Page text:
Leadership is described as the ability to drive and inspire a group of people or an organisation. And in a world fuelled by persistent social media and online news commentary, the ability to lead an organisation successfully is under constant public scrutiny.
CEOs and senior directors of organisations are expected to act in a way that reflects a business’s core values, and to steer clear of crises; however, recent events that have engulfed the likes of Bell Pottinger, BHS, Sports Direct and Barclays have ignited concerns over the intentions of these leaders, and therefore damaged the reputations of the brands they represent.
In today’s open media landscape, stakeholders are increasingly demanding of leaders – authenticity and transparency is valued above all else and is what people are growing to expect from companies. In fact, research from Reputation Institute has shown that consumers are now placing more importance than ever on responsible business behaviour; this has been reflected by the emphasis of the government and media on standards in corporate governance.
A clamp down on poor corporate governance is something Theresa May seems to be set to make an element of her legacy, and while we are very pleased the issue is being given the attention it deserves, we will wait and see if widescale change can be enacted from the top down. The government recently announced a set of new reforms – due to be implemented by June 2018 – which will compel around 900 publicly listed companies to publish the pay ratio between their chief executives and average employees, with the aim of creating accountability and increasing transparency among FTSE 100 companies. In addition, organisations with over 20% shareholder opposition to executive pay deals will be named on an Investment Association register.
For corporate communicators, tackling executive pay is nothing new; however, recent pressure has created a whole new reputation management challenge in demonstrating transparency authentically. Successfully tackling this challenge will be absolutely crucial in allowing an organisation to fully function in a world where good corporate governance is valued as highly as the products and services a business offers.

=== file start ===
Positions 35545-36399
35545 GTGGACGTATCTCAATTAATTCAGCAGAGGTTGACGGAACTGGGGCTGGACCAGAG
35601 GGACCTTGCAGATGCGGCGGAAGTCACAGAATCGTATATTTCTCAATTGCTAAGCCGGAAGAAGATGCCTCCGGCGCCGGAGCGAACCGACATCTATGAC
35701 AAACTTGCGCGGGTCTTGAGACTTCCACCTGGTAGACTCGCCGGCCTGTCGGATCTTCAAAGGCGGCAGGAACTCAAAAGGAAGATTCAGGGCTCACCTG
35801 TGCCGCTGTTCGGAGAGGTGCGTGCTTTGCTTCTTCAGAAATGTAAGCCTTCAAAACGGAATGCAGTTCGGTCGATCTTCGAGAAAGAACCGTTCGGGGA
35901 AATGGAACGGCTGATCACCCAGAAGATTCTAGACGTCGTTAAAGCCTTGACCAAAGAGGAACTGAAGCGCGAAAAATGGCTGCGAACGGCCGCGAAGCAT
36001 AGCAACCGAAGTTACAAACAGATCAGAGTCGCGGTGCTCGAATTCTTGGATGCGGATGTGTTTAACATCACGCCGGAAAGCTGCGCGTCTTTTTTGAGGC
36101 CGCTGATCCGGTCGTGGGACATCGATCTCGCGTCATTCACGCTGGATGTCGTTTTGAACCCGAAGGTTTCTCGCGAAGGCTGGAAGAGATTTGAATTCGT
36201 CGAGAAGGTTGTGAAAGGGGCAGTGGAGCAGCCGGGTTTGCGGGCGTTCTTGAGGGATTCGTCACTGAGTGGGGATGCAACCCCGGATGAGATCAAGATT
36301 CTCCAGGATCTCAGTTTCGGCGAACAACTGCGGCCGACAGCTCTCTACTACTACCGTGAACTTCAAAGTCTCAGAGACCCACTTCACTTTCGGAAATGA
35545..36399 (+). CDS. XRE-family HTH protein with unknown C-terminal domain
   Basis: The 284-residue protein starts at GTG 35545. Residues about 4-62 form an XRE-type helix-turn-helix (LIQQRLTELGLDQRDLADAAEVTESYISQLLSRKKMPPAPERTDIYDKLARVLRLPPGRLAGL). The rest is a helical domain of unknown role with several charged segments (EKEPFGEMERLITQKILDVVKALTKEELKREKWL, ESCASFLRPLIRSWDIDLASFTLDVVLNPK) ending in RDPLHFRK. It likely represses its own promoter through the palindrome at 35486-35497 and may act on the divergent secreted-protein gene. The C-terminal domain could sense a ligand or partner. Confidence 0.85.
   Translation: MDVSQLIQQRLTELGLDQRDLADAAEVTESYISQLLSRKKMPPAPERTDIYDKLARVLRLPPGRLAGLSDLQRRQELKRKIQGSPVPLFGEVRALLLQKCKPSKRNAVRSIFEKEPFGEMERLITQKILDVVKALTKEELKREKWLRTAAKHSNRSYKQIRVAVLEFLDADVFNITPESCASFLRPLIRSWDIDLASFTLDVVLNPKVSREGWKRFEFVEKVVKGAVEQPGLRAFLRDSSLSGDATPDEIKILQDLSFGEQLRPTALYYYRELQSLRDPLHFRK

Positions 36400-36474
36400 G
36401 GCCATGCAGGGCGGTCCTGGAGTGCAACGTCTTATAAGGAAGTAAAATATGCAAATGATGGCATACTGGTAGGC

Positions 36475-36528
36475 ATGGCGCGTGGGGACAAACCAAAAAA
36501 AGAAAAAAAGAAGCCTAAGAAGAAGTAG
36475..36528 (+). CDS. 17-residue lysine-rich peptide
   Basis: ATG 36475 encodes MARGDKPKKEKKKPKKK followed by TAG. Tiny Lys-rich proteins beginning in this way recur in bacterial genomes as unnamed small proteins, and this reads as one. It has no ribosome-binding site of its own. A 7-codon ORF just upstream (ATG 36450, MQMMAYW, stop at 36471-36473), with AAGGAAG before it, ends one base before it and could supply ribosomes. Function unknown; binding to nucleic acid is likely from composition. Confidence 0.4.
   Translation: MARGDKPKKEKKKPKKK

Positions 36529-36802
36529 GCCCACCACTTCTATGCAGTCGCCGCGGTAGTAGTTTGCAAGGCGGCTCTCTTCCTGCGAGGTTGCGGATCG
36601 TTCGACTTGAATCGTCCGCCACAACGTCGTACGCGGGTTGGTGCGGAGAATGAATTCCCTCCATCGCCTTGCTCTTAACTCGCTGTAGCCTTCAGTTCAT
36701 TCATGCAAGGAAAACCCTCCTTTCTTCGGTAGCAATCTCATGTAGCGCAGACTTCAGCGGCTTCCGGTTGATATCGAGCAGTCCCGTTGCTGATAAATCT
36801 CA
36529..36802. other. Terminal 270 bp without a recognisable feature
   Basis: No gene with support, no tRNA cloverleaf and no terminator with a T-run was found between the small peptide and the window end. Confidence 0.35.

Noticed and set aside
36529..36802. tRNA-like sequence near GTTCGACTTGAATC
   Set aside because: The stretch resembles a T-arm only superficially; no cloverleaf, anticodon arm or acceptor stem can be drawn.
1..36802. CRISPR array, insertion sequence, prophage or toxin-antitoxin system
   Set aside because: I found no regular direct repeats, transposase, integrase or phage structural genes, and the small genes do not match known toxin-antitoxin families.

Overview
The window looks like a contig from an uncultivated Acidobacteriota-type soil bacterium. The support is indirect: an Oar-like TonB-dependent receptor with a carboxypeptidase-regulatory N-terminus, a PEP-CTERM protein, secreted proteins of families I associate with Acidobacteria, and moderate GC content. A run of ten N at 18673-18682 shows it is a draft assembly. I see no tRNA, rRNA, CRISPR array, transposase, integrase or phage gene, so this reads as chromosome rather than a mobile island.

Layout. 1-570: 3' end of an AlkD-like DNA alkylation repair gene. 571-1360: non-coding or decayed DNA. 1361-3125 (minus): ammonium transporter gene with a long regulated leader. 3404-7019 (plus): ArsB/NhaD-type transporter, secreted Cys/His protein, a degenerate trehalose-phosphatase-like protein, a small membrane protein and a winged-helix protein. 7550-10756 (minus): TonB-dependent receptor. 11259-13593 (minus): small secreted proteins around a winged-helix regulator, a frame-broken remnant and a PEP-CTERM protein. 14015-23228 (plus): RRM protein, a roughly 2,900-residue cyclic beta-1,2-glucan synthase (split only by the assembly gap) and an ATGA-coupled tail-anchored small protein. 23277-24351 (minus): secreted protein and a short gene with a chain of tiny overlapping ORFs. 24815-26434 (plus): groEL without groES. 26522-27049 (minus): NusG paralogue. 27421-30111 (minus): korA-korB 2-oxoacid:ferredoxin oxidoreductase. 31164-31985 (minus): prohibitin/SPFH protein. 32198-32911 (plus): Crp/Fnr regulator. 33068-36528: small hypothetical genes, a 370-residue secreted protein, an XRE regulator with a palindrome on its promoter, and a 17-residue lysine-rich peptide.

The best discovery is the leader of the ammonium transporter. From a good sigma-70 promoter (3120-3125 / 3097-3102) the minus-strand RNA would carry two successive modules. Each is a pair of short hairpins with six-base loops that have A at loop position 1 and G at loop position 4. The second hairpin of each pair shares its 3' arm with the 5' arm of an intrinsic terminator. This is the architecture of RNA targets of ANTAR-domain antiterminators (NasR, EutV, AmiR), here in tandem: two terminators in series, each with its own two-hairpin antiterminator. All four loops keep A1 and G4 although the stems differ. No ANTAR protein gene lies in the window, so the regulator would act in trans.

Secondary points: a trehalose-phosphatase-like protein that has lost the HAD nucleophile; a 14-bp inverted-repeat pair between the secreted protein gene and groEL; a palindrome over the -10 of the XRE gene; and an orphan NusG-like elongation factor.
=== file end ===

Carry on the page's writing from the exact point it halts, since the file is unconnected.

Leadership and reputation
The reputation of an organisation’s leader is crucial to developing positive perceptions of a company overall. Leadership is one of the key reputational drivers for companies in the UK, accounting for 12.3% of overall corporate reputation.
However, we have seen that perceptions of UK plc continue to lag behind those of international companies, particularly with regards the reputations of our business leaders. Our 2017 RepTrak data reveals the collective reputations of UK plc stands at an ‘average’ 68 out of 100, while international companies have a combined reputation of a ‘strong’ 72. The perception of UK business leaders also sits at an average 68, while international leaders sit at 73 points. One explanation for this is that UK consumers struggle to have an emotional and rational connection to business leaders of UK companies.
The ‘leadership’ dimension of reputation should be regarded as the ‘driver of drivers,’ because an organisation’s leader represents the values of an organisation and has the ultimate platform to communicate the company’s values and achievements. Being under the spotlight is inescapable for leaders of large companies and judgements made about the whole company can be formed from his or her characteristics. It is important for corporate communicators to understand this and play to their leaders’ strengths to ensure communication is authentic and accessible.
Article written by James Bickford, managing director of Reputation Institute
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